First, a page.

The engineer I met, and lost.

     My brother has a desktop PC, a P-IV, which runs Windows XP. One day his system began exhibiting random freezes. He took it to a computer shop nearby where it was diagnosed that the power supply on the chassis had gone south. The replacement supply, costing around 600 PKR including labour, worked well, until after a few months, the same problem resurfaced.

     Suspecting the RAM this time, I ran the memtest application, that runs all sorts of tests on the RAM sticks installed on the system, found on Ubuntu CDs, leaving the application running for hours. Alas, it detected a couple of erroneous memory positions on one of two RAM sticks on board, not really indicating which one. Not having any additional RAM sticks lying around, I could not test to make certain that the problem was indeed without a doubt the faulty stick and which one. I sat down to search for replacement sticks to buy, shocked at the prices of the rather older type of RAM the mother board on the computer could live with.

     As if out of luck completely, before ordering an expensive pair of sticks, I decided on whim to take the computer to the same shop that had replaced its power supply. And as I would realise, I was very lucky I did that.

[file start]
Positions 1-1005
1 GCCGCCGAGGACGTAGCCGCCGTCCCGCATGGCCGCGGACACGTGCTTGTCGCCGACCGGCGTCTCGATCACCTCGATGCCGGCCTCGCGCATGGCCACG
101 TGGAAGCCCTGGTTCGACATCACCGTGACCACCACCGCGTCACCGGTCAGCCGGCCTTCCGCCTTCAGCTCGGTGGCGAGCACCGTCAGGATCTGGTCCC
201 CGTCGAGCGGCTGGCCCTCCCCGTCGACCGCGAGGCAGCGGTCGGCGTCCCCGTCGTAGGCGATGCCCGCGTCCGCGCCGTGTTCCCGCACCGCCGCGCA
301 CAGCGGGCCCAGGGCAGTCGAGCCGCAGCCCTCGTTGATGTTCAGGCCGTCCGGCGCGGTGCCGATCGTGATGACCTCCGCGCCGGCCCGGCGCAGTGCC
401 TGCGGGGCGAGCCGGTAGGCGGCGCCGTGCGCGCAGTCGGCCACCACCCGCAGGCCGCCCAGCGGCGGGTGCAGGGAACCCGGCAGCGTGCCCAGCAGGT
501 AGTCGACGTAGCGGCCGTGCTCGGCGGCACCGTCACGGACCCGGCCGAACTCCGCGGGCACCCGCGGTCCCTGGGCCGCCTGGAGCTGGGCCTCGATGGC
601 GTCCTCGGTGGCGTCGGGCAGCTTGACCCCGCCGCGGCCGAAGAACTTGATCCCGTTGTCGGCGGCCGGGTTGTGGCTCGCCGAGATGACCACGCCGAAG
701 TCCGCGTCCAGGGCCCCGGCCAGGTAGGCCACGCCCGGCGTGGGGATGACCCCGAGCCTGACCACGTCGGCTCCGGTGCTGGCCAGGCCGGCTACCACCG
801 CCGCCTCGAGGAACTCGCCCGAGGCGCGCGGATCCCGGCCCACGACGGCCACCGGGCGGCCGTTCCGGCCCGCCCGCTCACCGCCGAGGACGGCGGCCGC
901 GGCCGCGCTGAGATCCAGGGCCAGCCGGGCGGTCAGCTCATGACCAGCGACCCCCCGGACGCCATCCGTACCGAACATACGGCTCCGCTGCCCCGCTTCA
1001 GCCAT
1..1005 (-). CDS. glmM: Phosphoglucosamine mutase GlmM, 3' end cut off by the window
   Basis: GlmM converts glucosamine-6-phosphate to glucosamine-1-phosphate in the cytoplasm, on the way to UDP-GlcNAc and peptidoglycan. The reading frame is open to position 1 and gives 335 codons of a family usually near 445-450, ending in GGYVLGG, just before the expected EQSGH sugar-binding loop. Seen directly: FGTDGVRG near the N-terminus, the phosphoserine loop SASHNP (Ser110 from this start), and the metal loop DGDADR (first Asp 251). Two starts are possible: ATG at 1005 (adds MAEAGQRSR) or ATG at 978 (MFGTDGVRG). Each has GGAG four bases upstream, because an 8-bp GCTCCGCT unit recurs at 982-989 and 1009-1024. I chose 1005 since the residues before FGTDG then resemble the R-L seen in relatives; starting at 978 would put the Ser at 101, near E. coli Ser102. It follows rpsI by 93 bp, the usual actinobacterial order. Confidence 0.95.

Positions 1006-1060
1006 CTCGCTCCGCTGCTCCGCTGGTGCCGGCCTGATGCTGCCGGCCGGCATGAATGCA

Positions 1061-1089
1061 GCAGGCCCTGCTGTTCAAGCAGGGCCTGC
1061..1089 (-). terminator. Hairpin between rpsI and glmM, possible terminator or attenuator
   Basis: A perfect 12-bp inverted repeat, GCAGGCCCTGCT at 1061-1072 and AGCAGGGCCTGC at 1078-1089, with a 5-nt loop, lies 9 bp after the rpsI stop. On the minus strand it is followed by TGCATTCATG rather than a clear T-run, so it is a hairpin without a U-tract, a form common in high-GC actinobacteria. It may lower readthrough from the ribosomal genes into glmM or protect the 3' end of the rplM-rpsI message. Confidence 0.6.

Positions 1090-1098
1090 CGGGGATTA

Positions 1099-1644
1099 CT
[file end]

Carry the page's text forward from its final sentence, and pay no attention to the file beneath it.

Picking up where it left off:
If a computer is booted up with no RAM sticks attached, the system, on POST, beeps twice. This combination beep is a signal that the system failed to find any physical memory on the system. And it is a good thing. If the system, for any reason, does not beep with no physical memory attached, then that is an indication something is wrong somewhere on the mother-board.

     That’s what happened at the computer shop when the engineer there tried to start the system without the RAM sticks. When he told me what I hoped not to hear, that there was something amiss with the mother-board, I assumed almost instantly, to my dismay, that there was no way around it but to buy a new mother-board. I think I must have thought out loud, because, to my most pleasant surprise, the guy debunked my assumption, asking me to leave the system at the shop for him to diagnose the problem at leisure. I complied, not having any choice.